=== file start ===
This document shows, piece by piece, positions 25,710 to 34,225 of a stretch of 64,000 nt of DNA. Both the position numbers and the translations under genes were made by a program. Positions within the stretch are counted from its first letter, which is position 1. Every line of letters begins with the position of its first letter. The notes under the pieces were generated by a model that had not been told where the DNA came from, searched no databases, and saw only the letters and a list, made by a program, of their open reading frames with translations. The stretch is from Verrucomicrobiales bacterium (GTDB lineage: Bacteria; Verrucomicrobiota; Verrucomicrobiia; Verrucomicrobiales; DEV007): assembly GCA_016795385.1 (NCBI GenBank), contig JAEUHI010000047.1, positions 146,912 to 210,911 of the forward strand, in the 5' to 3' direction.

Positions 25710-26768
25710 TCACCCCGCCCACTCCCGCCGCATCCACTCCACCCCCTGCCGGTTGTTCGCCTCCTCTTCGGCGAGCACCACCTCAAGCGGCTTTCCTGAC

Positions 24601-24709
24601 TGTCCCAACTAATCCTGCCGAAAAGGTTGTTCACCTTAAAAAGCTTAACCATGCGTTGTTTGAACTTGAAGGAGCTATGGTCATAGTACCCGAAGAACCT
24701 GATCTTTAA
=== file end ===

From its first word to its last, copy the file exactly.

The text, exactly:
This document shows, piece by piece, positions 25,710 to 34,225 of a stretch of 64,000 nt of DNA. Both the position numbers and the translations under genes were made by a program. Positions within the stretch are counted from its first letter, which is position 1. Every line of letters begins with the position of its first letter. The notes under the pieces were generated by a model that had not been told where the DNA came from, searched no databases, and saw only the letters and a list, made by a program, of their open reading frames with translations. The stretch is from Verrucomicrobiales bacterium (GTDB lineage: Bacteria; Verrucomicrobiota; Verrucomicrobiia; Verrucomicrobiales; DEV007): assembly GCA_016795385.1 (NCBI GenBank), contig JAEUHI010000047.1, positions 146,912 to 210,911 of the forward strand, in the 5' to 3' direction.

Positions 25710-26768
25710 TCACCCCGCCCACTCCCGCCGCATCCACTCCACCCCCTGCCGGTTGTTCGCCTCCTCTTCGGCGAGCACCACCTCAAGCGGCTTTCCTGAC

Positions 24601-24709
24601 TGTCCCAACTAATCCTGCCGAAAAGGTTGTTCACCTTAAAAAGCTTAACCATGCGTTGTTTGAACTTGAAGGAGCTATGGTCATAGTACCCGAAGAACCT
24701 GATCTTTAA